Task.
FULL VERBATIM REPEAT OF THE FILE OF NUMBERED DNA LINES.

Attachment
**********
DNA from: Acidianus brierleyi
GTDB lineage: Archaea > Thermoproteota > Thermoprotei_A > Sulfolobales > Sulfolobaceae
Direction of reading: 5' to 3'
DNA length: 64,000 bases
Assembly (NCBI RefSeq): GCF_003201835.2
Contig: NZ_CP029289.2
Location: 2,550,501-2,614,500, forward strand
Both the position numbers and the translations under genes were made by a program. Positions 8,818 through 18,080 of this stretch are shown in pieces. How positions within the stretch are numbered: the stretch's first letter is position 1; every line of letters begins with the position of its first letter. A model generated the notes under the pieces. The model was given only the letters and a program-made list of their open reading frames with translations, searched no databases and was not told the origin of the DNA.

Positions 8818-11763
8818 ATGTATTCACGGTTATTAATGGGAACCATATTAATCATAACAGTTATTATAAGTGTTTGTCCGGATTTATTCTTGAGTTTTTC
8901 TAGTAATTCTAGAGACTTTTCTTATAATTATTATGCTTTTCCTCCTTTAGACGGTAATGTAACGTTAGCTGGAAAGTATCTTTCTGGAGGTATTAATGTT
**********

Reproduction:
DNA from: Acidianus brierleyi
GTDB lineage: Archaea > Thermoproteota > Thermoprotei_A > Sulfolobales > Sulfolobaceae
Direction of reading: 5' to 3'
DNA length: 64,000 bases
Assembly (NCBI RefSeq): GCF_003201835.2
Contig: NZ_CP029289.2
Location: 2,550,501-2,614,500, forward strand
Both the position numbers and the translations under genes were made by a program. Positions 8,818 through 18,080 of this stretch are shown in pieces. How positions within the stretch are numbered: the stretch's first letter is position 1; every line of letters begins with the position of its first letter. A model generated the notes under the pieces. The model was given only the letters and a program-made list of their open reading frames with translations, searched no databases and was not told the origin of the DNA.

Positions 8818-11763
8818 ATGTATTCACGGTTATTAATGGGAACCATATTAATCATAACAGTTATTATAAGTGTTTGTCCGGATTTATTCTTGAGTTTTTC
8901 TAGTAATTCTAGAGACTTTTCTTATAATTATTATGCTTTTCCTCCTTTAGACGGTAATGTAACGTTAGCTGGAAAGTATCTTTCTGGAGGTATTAATGTT